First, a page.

Acrylic UI Test

Just a small test to recreate the Windows 11 Fluent design UI.
You can see it process the image by turning on Visible Stepping.

I wish there was a library to blur images super quickly.

Will this do?

That doesn't do anything (for me).

You may try convolution filters as described

:Snap! Build Your Own Blocks

Ot scale down and up to engage smoothing
untitled script pic - 2023-07-27T022914.154

I couldn't seem to figure it out. It just turned the image into a bunch of wavy lines.

I do that already, but I don't like the way it smooths it.

Really? I started with this costume:
anna a
and the result of that expression I posted looks like this:
If that's not blurry enough, you could average in the pixel two later also:

Here's another costume before and after:
jahrd bcostume (1)
It's a pretty subtle blur; maybe you'd have to add ten shifted versions of the costume (writing a little procedure to help) to get it to look how you want.

It's not blurry enough, I want something like the Gaussian Blur

Well, the article gives an algorithm...

But you could probably get something good enough by using a simpler weighting. Something like

but with 10 shifted versions on each side of the central one, created with a helper procedure rather than by making expressions by hand as I've done here, and also being more efficient by, e.g., making the last one by applying ALL BUT FIRST OF once to the next-to-last one, rather than by calling ALL BUT FIRST OF twice on the original costume. And by computing RESHAPE 0 TO (4) only once and storing it in a script variable (or even in a global variable, if you're going to do this to more than one costume).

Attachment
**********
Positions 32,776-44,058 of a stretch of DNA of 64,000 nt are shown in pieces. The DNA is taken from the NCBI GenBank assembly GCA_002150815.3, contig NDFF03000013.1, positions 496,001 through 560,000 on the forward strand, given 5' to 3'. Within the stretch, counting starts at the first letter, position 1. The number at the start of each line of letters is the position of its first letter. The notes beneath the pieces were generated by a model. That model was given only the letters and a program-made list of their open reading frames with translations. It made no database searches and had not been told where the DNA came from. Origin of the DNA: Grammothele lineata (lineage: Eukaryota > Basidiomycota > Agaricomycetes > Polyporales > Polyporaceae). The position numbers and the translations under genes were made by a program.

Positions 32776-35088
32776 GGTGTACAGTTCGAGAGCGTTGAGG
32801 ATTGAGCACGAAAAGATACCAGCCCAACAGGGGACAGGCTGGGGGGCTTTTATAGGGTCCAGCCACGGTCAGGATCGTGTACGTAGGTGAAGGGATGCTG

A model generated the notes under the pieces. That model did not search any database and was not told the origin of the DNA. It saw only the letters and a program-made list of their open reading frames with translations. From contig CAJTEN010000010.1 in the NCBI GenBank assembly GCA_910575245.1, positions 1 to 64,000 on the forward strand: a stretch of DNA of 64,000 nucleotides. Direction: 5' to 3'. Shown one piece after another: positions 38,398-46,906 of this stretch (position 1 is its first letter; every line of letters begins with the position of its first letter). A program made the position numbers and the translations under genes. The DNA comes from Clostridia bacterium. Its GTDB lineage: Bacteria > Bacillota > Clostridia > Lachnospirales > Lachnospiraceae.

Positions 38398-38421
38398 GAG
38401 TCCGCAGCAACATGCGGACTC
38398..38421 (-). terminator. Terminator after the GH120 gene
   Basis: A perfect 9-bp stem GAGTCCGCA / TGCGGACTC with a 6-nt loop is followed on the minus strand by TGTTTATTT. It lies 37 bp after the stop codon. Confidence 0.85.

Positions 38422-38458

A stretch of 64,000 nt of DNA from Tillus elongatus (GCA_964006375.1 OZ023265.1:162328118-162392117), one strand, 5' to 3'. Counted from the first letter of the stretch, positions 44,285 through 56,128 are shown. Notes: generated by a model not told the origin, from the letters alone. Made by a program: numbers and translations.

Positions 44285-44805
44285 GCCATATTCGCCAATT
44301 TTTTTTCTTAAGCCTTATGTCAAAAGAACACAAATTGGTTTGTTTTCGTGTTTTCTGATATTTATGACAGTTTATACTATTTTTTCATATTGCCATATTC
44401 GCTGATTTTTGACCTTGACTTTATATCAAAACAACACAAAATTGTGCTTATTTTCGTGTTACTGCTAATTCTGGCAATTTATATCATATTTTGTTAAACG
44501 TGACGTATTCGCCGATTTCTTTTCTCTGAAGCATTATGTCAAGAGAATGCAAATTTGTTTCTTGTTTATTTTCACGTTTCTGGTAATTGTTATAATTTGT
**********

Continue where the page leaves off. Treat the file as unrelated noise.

And if you want to do a really good job, take the result of this horizontal blurring, exchange rows and columns, do this computation again, then exchange rows and columns back, to get a vertical blurring. (As that article says, one big advantage of a Gaussian weighting is that doing horizontal and vertical blurring in two separate steps as I'm suggesting is mathematically equivalent to doing a two-dimensional blurring all at once, which is what you really want but is too complicated to compute. So instead of my linear weightings 1, 0.9, 0.8 you could look up the actual correct values for a Gaussian distribution, which are given in the article.)

This takes too long to compute to use it every frame. Maybe there should be an official library that uses javascript to blur images.

I'm not entirely convinced that rewriting it in JS would do better at speeding it up than coding the optimizations I suggested. SInce hyperblocks, we are really pushing JS speed.

Then how come some webpages use this effect for the title bar and can be updated every frame using javascript?

Because they write optimized JS, not trivial JS the way I wrote trivial Snap! rather than optimized Snap!. At least maybe.

Image blurring seems a little specialized for a library. Maybe a more general graphic effects library would be more interesting.